6 Biomimicry Companies Helping Nature Heal Itself
Since when did Americans go from talking about the likelihood of weekend rain to practically fist fighting over changing weather patterns? “Save the planet!” they’ll demand of you, as they wave their placards in the air. Seems a bit arrogant to think that mankind is capable of determining nature’s fate, but the debate is irrelevant. We should be cleaning up the planet and aligning ourselves more closely with nature, regardless of which political party flag we’re waving. It couldn’t be better said than below:
Nature is the single most powerful technology known to man, and we know so little of how it works. The method in which cells reproduce and perform tasks is the most efficient manufacturing platform conceivable, which is why we speak about companies like Ginkgo Bioworks with a hushed reverence. If mankind can somehow harness the superior properties of observable nature, we can transform entire industries, all while saving the planet during the process.
Nature is pleased with simplicity. And nature is no dummy.Isaac Newton
The Promise of Biomimicry
Biomimicry, biomimetics, nature-inspired, these are all terms for products or materials that are based on inspirations taken from nature. We first covered this topic in our 2017 piece on 8 Biomimicry Examples Taken From Actual Startups, and more recently in last year’s piece on Bolt Threads and Spider Web Clothing. The latter is a startup that’s mimicking a spider’s incredibly functional threads. While entrepreneurs have been trying to mimic nature for decades, this time it’s different. This time, we have lots of tools at our disposal, things like artificial intelligence, gene editing, genetic sequencing, and the list goes on. Today, we’re going to look at six biomimicry companies taking inspiration from nature to help her heal.
Better Filters from Butterflies
In 2015, researchers found that the glasswing butterfly’s transparent wings are caused by nanopillars that are irregularly arranged and feature a random height and width distribution. This is different from other anti-reflection coatings found in nature, and just one of many interesting things you can learn by studying the wings of a butterfly. And that’s exactly what our first startup has been doing.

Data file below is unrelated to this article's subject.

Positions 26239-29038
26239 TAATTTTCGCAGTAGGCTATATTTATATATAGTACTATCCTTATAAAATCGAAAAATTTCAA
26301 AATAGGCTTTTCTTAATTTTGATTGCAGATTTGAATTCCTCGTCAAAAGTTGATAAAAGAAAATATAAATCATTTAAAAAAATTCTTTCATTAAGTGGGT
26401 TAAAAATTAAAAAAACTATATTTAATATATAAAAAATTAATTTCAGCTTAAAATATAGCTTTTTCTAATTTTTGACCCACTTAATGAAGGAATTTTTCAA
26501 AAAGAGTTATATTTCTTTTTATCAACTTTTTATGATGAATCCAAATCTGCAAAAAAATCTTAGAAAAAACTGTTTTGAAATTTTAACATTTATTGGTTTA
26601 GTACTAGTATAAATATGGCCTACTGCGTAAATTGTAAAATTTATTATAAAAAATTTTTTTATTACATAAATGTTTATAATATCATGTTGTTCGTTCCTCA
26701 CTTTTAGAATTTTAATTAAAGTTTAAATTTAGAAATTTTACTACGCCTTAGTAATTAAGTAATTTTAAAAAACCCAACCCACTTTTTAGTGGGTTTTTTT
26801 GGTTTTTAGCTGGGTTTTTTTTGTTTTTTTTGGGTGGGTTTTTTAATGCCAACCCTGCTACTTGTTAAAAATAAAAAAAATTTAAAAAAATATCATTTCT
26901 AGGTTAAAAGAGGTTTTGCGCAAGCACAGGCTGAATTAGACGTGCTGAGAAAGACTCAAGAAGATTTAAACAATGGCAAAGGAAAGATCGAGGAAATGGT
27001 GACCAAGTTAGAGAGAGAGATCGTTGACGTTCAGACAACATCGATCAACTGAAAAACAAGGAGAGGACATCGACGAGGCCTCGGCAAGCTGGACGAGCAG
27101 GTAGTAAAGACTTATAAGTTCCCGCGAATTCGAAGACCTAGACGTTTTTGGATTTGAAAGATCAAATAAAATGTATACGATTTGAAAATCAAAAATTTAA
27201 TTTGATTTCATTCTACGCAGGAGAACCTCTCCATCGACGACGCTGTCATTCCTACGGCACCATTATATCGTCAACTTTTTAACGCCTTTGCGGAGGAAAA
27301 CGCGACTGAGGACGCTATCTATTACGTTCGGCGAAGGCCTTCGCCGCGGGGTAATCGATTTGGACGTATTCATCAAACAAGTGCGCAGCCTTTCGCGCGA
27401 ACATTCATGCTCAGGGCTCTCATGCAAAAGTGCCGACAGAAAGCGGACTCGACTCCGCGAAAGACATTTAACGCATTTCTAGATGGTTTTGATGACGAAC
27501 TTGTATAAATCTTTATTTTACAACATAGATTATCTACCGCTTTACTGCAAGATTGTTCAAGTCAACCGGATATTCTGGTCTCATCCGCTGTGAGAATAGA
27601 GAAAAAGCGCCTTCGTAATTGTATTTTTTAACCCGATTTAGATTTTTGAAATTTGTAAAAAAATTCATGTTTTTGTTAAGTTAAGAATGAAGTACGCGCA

Founded in 2017, Bahstun startup Metalmark has taken in an undisclosed amount of funding with the most recent being an April 2020 seed round. The team took inspiration from a butterfly’s wings to develop indoor air purification systems that destroy, rather than trap, volatile organic compounds, viruses, and ultrafine particles. The platform can be applied to a variety of use cases such as specialty coatings, emission control, chemical production, fuel cells, and carbon dioxide conversion.
Initially, they’ll need to settle on a single use case and demonstrate product-market fit, something the CEO should know the importance of. Steering the Metalmark ship is Sissi Liu, an experienced executive with more than 17 years in cleantech and sustainability, entrepreneurship, and venture investing. She’s made sure they’ve locked up some intellectual property by licensing technology from the Wyss Institute and Harvard SEAS who have developed “a new type of catalytic coating that is inspired by the honeycomb-like nanostructure of a butterfly’s wing.”
The technology is said to significantly decrease the amount of precious metals used by the $20 billion catalytic converter industry. This use case is particularly notable given that catalytic converter theft has gone through the roof because rare precious metal prices have done the same.
The thief makes a couple hundred bones for a few minutes’ work while the car owner – or their insurance company – are out a few thousand. Maybe soon, stealing catalytic converters will become a thing of the past. That would also decrease the demand for rare metals which are often mined in emerging markets where environmental impact is an afterthought.
Wind Turbines from Kingfishers and Maple Leaves